Divorce in urban and rural areas: Are there regional differences?
Institute of Sociology University of Vienna Vienna, Austria
Family life is, among a variety of other factors, shaped and influenced by the living conditions, social surroundings, and infrastructural realities that family members face. All these factors might differ considerably in urban and rural areas. Nevertheless, family research often does not take sufficiently into account that living conditions in cities and on the countryside might vary substantially. Regarding the issue of divorce, we might assume that divorce means something different for people living in a big city and those in the countryside, as there are differences regarding attitudes, expectations, social relationships, social control, etc.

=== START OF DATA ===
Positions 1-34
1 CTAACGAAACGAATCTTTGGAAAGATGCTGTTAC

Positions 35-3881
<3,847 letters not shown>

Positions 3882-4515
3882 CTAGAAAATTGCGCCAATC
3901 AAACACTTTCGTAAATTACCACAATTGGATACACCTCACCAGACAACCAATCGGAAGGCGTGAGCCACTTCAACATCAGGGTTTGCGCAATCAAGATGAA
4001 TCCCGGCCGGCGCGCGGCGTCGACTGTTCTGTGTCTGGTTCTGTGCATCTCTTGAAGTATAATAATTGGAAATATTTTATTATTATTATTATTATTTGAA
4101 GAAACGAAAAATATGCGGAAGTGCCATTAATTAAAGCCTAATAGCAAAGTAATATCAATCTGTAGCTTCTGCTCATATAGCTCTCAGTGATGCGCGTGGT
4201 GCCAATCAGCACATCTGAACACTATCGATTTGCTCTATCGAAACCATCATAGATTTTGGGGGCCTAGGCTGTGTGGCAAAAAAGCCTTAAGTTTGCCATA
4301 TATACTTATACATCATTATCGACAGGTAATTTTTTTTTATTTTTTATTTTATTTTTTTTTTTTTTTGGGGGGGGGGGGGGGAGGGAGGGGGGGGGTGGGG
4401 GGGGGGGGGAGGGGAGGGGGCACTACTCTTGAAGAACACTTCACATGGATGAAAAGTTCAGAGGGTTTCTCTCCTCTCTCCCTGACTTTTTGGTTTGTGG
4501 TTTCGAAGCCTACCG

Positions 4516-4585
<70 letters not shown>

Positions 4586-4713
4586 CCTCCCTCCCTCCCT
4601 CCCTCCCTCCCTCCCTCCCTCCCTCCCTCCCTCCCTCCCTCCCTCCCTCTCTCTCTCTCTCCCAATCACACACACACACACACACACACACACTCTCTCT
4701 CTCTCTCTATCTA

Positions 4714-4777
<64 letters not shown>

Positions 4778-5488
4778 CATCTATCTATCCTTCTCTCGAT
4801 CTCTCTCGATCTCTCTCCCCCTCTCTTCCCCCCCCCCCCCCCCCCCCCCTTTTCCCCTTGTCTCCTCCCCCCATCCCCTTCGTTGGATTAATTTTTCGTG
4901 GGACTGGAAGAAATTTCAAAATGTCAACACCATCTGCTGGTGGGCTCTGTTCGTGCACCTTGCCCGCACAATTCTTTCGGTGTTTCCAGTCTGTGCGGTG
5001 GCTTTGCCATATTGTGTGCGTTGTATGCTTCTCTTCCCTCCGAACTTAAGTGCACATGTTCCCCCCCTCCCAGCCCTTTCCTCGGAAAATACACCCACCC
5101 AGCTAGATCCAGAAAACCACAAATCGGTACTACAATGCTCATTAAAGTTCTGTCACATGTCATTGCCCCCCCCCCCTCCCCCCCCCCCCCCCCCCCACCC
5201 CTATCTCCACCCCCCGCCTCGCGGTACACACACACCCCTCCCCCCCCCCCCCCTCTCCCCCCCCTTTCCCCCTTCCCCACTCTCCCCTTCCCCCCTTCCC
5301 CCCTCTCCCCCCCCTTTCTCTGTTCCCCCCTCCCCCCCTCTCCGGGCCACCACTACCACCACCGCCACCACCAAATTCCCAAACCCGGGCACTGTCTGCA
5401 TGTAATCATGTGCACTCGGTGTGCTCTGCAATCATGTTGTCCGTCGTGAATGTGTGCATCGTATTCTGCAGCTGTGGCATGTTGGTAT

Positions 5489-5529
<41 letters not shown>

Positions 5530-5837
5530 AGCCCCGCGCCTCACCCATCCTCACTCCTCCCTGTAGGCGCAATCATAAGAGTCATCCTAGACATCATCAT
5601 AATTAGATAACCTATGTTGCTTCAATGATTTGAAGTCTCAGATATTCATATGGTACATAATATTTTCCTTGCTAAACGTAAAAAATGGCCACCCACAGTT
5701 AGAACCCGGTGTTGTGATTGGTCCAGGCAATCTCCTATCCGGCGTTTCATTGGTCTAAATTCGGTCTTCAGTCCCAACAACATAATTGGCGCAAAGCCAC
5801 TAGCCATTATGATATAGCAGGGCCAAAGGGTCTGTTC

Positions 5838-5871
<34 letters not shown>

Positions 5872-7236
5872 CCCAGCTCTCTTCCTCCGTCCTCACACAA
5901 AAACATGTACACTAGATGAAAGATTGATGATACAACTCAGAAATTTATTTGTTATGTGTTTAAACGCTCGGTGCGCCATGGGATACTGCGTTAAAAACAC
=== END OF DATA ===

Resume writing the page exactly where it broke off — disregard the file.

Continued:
This presentation is based on two Austrian studies using a multi-perspective, qualitative approach. The first study deals with the causes and consequences of divorce and takes into account the viewpoints of children, their mothers and their fathers. Our data indicate that there are regional differences concerning the causes and preliminaries leading up to the divorce as well as its consequences. Our interview partners who lived in small rural communities had considerably worse chances to overcome difficulties related to divorce than those living in an urban area. This was the case for children, women, and men. Possible reasons for these circumstances are: differences in the basic social conditions (fewer workplaces, child care facilities and possibilities for professional support, lower wages, specific housing situation); more traditional attitudes towards family, gender roles and divorce, a higher extent of social control, a bigger loss of social prestige after divorce, and less possibilities (and willingness) to require support. In addition, first results of a currently ongoing study, exploring children´s and their parents´ perceptions of different family forms in urban and rural Austrian areas, are presented.